(2) A second-class medical certificate (i) Any age an airline transport pilot certificate for second-in-command privileges (other than the operations specified in paragraph (d)(1) of section 14 CFR 61.23 - Medical certificates: Requirement and duration) a commercial pilot certificate, or an air traffic control tower operator certificate 12th month after the month of the date of examination shown on the medical certificate.
  (ii) Under age 40 a recreational pilot certificate, a private pilot certificate, a flight instructor certificate (when acting as pilot in command or required pilot flight crewmember in operations other than glider or balloon), a student pilot certificate, or a sport pilot certificate (when not using a U.S. driver's license as medical qualification) 60th month after the month of the date of examination shown on the medical certificate. 
  (iii) Age 40 or older a recreational pilot certificate, a private pilot certificate, a flight instructor certificate (when acting as pilot in command or a required pilot flight crewmember in operations other than glider or balloon), a student pilot certificate, or a sport pilot certificate (when not using a U.S. driver's license as medical qualification) 24th month after th emonth of the date of examination shown on the medical certificate.
(3) A third-class medical certificate (i) Under age 40 a recreational pilot certificate, a private pilot certificate, a flight instructor certificate (when acting as pilot in command or a required pilot flight crewmember in operations other than glider or balloon), a student pilot certificate, or a sport pilot certificate (when not using a U.S. driver's license as medical qualification) 60th month after the month od the date of examination shown on the medical certificate.
  (ii) Age 40 or older a recreational pilot certificate, a private pilot certificate, a flight instructor certificate (when acting as pilot in command or a required pilot flight crewmember in operations other than glider or balloon), a student pilot certificate, or a sport pilot certificate (when not using a U.S. driver's license as medical qualification) 24th month after the month of the date of examination shown on the medical certificate.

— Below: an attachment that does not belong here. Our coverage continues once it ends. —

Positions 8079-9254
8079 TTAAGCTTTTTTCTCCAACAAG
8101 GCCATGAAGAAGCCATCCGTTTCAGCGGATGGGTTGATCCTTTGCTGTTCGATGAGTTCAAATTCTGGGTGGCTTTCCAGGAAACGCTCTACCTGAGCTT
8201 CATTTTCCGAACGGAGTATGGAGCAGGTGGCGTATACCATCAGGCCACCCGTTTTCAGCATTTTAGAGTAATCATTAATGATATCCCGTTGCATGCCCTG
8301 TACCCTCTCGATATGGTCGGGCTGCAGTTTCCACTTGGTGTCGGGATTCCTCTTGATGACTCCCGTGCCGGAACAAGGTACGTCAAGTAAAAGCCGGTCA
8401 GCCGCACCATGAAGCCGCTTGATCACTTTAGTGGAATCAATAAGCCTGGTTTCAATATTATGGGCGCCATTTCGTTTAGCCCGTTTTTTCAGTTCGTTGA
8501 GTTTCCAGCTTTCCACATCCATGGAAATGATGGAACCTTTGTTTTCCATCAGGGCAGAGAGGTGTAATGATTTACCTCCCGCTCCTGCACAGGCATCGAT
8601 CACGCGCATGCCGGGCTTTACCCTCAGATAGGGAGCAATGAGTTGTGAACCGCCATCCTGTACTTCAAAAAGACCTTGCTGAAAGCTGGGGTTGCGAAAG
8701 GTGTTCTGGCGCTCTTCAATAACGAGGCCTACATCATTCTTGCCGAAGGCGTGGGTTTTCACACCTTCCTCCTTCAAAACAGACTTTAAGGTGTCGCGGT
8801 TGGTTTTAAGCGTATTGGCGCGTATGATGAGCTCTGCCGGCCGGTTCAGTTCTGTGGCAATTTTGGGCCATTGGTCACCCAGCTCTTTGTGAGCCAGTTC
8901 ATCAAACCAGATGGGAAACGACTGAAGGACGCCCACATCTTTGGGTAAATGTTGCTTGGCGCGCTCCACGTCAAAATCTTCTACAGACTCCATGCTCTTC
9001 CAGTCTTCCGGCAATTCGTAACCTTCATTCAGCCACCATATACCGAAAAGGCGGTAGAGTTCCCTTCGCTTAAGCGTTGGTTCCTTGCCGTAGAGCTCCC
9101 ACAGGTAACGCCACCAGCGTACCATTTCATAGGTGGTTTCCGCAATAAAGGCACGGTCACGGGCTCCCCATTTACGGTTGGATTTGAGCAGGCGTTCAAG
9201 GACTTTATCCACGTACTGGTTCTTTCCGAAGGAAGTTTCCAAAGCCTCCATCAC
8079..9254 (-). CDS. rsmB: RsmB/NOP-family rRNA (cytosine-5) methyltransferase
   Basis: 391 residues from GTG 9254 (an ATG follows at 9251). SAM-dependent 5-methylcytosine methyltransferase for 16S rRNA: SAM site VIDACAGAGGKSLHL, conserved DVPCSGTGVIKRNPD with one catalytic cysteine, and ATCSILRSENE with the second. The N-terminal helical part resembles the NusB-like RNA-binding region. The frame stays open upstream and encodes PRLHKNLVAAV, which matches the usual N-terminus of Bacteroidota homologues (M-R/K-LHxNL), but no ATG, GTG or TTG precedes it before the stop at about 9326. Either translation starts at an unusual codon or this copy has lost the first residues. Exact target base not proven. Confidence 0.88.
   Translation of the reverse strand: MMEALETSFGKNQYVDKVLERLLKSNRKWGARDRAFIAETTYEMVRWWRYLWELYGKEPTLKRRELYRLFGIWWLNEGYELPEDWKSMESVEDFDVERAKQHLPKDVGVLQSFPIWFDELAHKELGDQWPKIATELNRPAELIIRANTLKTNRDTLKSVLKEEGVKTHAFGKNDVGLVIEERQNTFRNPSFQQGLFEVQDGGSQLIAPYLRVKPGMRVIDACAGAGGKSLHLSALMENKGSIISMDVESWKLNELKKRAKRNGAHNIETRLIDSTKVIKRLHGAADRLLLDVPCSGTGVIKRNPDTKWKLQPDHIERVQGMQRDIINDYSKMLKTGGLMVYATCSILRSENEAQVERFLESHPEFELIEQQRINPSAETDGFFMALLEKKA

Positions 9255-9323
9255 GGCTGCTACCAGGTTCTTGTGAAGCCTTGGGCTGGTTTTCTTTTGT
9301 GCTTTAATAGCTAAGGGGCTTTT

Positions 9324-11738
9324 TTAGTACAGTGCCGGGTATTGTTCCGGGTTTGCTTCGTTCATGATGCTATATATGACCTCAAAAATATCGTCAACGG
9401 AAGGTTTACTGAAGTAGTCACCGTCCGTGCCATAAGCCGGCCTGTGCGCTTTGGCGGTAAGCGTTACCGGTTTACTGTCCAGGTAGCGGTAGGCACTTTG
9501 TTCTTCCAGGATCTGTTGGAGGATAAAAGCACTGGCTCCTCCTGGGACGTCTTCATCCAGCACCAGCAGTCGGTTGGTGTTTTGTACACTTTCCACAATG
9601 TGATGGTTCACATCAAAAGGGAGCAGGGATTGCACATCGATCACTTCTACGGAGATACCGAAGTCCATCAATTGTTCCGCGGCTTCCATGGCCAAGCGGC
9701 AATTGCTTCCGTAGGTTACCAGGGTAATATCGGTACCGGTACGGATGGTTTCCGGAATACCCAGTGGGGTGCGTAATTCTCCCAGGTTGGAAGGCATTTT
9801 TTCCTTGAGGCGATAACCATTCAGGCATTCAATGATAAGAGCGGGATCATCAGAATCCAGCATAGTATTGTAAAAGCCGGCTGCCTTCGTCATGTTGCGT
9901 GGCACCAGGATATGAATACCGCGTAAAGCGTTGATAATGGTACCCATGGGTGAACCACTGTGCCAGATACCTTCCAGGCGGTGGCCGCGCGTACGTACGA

There is no shortage of equipment and supplies you can purchase for flying.  But what you really need is actually quite minimal.  Here is a list of our recommended items:

iPad (w/ Cellular Capability) and Foreflight - The days of paper charts and slide rules are over.  Most flight planning is now completed using an iPad and Foreflight application.  We recommend an iPad with cellular to utilize the built-in GPS for flight tracking - though no cellular subscription is required.  Foreflight is the industry-leading flight planning application integrated into our curriculum.

Headset - Good quality, affordable headsets can be purchased in the $300-$400 range.  We recommend the David Clark H10-13.4 as a great starter headset that will last a long time.  But you can treat yourself to a premium headset like the Bose A20 or Lightspeed Zulu once you pass your checkride if you are looking for an excuse!

Aircraft Checklist - A checklist specific to your training aircraft is a critical item and will receive a lot of use.  You will also use at home chair-flying or practicing procedures with a home simulator.  Checklists are available for purchase at front desk.

Flight Bag - Nothing fancy required here.  A sturdy backpack to keep your gear organized is perfectly fine.  If you prefer a bag specifically designed for aviation, we have a couple options to protect your headset and organize your supplies.

Ground School